approach matters case by case, informed by inculcated virtue and a fair dose of practical wisdom.
Aristotles claim that virtue can be learned only through constant practice implies that there are
no set rules we can learn and then obey. Instead, virtue consists of learning through experience
what is the mean path, relative to ourselves, between the vices we may be liable to stumble into.

The Unity of the Virtues

For Aristotle, virtue is an all-or-nothing affair. We cannot pick and choose our virtues: we cannot
decide that we will be courageous and temperate but choose not to be magnificent. Nor can we
call people properly virtuous if they fail to exhibit all of the virtues.
Though Aristotle lists a number of virtues, he sees them all as coming from the same source. A
virtuous person is someone who is naturally disposed to exhibit all the virtues, and a naturally
virtuous disposition exhibits all the virtues equally.
Our word ethics descends from the Greek word ethos, which means more properly character.
Aristotles concern in the Ethics, then, is what constitutes a good character. All the virtues spring
from a unified character, so no good person can exhibit some virtues without exhibiting them all.
The Importance of Friendship

Aristotle devotes two of the ten books of the Ethics to discussing friendship in all its forms. This
is hardly a digression from the main line of argument. Happiness, according to Aristotle, is a
public affair, not a private one, so with whom we share this happiness is of great significance.
The city-states of ancient Greece were tightly knit communities. In the Politics, Aristotle argues
that we cannot fully realize our human nature outside the bounds of a Greek city-state. The bonds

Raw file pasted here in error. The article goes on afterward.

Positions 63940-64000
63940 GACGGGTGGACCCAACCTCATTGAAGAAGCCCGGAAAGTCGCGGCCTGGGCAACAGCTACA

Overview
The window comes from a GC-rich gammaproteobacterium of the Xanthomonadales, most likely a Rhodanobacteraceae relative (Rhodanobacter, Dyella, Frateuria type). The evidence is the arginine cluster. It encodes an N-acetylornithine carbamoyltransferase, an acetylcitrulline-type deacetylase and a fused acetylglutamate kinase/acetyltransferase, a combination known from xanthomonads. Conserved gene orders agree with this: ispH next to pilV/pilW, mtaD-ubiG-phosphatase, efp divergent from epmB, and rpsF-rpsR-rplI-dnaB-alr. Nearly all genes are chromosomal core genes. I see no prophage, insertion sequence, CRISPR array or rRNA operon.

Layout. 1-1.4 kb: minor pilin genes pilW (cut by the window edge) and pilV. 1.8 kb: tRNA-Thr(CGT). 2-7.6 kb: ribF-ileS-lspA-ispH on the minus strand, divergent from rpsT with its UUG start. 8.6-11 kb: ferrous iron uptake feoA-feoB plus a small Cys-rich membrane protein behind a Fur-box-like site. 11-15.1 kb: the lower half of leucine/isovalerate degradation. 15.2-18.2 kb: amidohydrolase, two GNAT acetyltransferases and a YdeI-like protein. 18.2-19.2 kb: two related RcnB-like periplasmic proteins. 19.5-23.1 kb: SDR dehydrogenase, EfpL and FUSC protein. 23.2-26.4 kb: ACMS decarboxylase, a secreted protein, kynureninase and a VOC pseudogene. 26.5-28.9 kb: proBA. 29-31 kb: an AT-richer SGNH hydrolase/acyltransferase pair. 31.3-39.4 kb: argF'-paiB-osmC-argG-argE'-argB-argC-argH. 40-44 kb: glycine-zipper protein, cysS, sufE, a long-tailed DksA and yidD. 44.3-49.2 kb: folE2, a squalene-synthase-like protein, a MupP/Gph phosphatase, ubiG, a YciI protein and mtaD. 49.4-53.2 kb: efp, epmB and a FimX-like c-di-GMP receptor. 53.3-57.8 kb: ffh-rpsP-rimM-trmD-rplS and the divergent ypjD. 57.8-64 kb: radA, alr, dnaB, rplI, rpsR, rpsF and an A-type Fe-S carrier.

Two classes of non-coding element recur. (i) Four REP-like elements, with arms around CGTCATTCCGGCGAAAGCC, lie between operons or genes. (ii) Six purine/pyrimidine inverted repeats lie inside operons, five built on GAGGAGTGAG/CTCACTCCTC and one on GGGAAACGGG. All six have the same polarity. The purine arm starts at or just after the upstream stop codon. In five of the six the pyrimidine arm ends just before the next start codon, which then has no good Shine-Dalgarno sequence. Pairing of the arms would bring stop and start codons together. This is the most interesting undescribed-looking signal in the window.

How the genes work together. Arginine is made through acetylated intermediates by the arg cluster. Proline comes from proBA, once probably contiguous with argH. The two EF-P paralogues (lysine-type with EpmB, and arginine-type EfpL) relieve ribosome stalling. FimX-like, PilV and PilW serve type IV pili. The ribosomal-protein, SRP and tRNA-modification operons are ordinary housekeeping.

that tie citizens together are so important that it would be unthinkable to suggest that true
happiness can be found in the life of a hermit.

The Life of Contemplation

In Book X, Aristotle ultimately concludes that contemplation is the highest human activity. This
is largely a consequence of his teleological view of nature, according to which the telos, or goal,
of human life is the exercise of our rational powers. In discussing the various intellectual virtues,
Aristotle extols wisdom as the highest, since it deals only with unchanging, universal truths and
rests on a synthesis of scientific investigation and the intuitive understanding of the first
principles of nature. The activity of wisdom is contemplation, so contemplation must be the
highest activity of human life.

Aristotle in his ten books of Ethics has covered a wide range of topics from Virtue , moral
living , happiness, friendship. The beauty about these whole ten books of Aristotle is that he
discusses each topic in detail and with such depth. That is why even today he is regarded as a
great philosopher.